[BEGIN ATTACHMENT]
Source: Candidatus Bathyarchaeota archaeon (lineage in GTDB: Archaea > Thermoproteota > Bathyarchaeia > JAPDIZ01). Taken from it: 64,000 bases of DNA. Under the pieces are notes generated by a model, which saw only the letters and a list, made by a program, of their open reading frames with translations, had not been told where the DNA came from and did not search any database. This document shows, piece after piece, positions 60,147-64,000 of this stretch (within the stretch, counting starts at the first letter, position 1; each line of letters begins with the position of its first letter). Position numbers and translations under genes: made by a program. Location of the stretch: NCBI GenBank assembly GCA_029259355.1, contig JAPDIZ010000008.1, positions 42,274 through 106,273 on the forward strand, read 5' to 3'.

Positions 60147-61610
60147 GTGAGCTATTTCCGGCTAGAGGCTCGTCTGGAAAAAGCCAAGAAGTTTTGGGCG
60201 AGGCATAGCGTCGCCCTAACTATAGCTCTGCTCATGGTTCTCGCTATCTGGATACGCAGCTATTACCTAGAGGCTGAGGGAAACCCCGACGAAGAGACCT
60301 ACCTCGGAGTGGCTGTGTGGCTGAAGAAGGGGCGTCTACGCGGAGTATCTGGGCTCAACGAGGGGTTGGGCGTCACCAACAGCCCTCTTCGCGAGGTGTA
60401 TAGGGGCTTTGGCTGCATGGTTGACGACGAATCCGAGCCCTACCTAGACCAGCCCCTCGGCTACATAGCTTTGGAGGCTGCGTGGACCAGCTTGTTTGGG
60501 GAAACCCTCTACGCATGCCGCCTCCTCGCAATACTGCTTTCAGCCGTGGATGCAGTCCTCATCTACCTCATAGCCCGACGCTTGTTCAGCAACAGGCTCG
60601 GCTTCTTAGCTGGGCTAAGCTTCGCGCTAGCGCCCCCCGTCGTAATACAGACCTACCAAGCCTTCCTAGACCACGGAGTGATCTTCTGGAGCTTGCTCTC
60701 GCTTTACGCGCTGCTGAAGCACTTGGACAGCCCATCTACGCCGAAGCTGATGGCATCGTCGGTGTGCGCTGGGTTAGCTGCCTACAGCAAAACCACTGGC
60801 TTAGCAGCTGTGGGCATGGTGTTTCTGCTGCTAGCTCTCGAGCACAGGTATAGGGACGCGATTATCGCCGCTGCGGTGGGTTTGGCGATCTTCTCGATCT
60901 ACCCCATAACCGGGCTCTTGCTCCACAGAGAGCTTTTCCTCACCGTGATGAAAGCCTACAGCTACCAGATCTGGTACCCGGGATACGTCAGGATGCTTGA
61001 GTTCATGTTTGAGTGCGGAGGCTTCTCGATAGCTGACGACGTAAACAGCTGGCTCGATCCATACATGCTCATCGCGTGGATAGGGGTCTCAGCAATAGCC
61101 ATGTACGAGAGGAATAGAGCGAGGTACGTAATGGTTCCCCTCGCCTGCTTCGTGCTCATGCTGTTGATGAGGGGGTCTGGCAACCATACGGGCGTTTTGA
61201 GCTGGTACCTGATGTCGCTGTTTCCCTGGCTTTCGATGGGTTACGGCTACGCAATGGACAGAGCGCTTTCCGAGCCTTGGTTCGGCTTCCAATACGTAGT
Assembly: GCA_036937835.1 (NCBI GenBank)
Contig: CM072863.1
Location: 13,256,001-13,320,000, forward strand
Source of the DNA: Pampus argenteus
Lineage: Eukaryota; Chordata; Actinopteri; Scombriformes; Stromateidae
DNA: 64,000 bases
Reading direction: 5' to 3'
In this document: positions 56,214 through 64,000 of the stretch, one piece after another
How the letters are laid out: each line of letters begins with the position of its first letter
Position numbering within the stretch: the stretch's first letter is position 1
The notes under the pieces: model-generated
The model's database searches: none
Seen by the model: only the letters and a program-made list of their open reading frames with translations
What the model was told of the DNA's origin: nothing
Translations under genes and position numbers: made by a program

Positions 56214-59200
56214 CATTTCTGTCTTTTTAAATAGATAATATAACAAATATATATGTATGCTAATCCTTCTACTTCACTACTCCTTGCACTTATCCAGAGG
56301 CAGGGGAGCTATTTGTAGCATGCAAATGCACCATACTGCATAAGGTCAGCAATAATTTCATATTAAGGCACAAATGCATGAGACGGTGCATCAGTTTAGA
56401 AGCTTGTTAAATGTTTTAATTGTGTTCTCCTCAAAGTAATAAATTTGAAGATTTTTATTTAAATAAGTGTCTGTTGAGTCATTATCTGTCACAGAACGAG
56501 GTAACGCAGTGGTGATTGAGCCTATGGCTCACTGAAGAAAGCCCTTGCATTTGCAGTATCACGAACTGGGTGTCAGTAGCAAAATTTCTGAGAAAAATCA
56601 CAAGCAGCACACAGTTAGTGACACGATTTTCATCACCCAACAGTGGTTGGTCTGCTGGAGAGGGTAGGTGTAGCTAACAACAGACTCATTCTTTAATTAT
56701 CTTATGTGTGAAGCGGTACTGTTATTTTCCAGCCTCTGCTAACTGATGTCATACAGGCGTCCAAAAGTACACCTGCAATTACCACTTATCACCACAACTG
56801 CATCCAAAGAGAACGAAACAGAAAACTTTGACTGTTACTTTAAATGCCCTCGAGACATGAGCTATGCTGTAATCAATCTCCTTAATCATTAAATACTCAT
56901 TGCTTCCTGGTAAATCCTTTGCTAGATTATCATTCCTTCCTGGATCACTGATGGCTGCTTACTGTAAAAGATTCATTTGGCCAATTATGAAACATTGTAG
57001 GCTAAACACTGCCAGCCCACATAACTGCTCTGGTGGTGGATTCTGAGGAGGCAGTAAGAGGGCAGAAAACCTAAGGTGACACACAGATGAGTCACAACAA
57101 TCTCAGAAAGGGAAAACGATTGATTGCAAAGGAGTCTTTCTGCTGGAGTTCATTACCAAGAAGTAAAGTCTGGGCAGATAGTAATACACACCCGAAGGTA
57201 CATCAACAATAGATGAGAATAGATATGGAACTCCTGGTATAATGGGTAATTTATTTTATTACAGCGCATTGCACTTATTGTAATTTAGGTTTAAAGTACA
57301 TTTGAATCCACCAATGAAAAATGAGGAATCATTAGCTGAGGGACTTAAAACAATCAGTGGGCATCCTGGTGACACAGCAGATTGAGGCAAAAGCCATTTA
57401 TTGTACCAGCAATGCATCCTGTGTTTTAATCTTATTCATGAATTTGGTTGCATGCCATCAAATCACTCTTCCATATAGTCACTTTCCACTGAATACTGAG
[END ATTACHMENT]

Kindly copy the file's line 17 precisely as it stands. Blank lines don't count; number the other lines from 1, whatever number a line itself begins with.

Location: 13,256,001-13,320,000, forward strand